will ? Shy. I am bid forth to supper, Jessica :
4 The prepositions of, with, and by, were often used indifferently. So, in Bacon's Allvancement of Learning: Ile is invested of a precedent dispor sition.” See page 106, note 7.
6 Faithless' is simply without faith, unbelieving.
There are my keys. – But wherefore should I go?
in hate, to feed upon
Laun. I beseech you, sir, go : my young master doth expect your reproach.
Shy. So do I his.
Laun. And they have conspired together, — I will not say you shall see a masque; but if you do, then it was not for nothing that my nose fell. a-bleeding on Black-Monday last 3 at six o'clock i' the morning, falling out that year on AshWednesday was four year in the afternoon.
Shy. What, are there masks ?. - Hear you me, Jessica :
1 In Act i. scene 3, Shylock says, “I will not eat with you, drink with you, nor pray with you.” Did the Poet commit an oversight, or did he mean to put the Jew at odds with himself out of hatred to the Christian?
2 Reproach is a Gobboism for approach, as, in a former scene, frutify is for certify. Shylock chooses to take him in the sense of reproach. And he expects Bassanio's reproach through the bankruptcy of Antonio. This may have some bearing on the question whether Shylock has any hand in getting up the reports of Antonio's “ losses at sea,” which reports, it seems, turn out false at last.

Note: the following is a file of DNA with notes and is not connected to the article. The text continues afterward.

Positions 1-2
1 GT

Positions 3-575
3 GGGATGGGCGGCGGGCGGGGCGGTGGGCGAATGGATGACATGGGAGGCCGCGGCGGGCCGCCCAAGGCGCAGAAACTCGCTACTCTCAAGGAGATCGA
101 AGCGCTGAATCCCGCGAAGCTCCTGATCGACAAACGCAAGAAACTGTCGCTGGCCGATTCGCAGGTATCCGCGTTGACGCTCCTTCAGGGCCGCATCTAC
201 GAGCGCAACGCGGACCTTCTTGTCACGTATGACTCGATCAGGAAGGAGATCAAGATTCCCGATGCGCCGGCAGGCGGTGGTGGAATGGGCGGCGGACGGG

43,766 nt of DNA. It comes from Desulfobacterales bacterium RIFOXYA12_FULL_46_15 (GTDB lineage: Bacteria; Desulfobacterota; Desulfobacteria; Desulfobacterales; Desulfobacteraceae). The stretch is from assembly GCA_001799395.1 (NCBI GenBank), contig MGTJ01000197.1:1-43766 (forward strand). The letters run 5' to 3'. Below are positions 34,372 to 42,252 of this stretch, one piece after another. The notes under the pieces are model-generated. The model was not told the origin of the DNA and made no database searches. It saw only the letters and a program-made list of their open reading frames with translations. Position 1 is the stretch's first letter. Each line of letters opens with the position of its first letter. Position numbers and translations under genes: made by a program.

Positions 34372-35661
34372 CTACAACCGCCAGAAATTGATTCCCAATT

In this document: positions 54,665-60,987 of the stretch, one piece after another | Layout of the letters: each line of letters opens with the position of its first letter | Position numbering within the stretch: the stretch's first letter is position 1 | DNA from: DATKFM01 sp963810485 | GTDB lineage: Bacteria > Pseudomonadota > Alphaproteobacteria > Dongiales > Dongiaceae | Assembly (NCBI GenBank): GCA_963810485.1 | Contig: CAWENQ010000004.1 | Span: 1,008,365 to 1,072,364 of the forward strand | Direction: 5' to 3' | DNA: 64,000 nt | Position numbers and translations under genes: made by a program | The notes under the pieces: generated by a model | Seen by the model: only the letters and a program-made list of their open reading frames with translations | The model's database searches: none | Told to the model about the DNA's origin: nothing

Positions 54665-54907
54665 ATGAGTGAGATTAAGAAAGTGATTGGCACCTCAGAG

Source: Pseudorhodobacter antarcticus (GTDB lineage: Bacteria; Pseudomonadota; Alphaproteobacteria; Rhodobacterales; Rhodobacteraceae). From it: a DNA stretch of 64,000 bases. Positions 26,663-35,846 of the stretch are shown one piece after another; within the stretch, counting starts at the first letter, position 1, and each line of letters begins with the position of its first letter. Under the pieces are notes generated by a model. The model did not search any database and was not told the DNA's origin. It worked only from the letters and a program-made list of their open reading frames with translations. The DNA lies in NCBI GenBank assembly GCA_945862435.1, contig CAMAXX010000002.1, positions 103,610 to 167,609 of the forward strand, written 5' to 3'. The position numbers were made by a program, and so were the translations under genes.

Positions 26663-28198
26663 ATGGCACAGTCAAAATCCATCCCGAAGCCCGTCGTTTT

3 Easter-Monday. The origin of the name is thus explained by Stowe: “In the 34th of Edward III., the 14th of April, and the morrow after Easterday, King Edward, with his host, lay before the city of Paris: which day was full dark of mist and hail, and so bitter cold, that many men died on their horses' backs with the cold. Wherefore unto this day it hath been called Black-Monday.” — Bleeding at the nose was anciently considered ominous.
4 One of the quartos and the folio have squealing. There has been some dispute whether wry-neck'd fife mean the instrument or the musician. Boswell cited a passage from Barnabe Rich's Aphorisms, 1618, which appears to settle the matter: “ A fife is a wry-neckt musician, for he always looks away from his instrument."
5 Alluding perhaps to the painted masks; but meaning, withal, an insinuation of duplicity, or doublefacedness.
6 Hebrews xi. 21: “By faith, Jacob, when he was a-dying, blessed both the sons of Joseph; and worshipped, Jeaning upon the top of his staff.”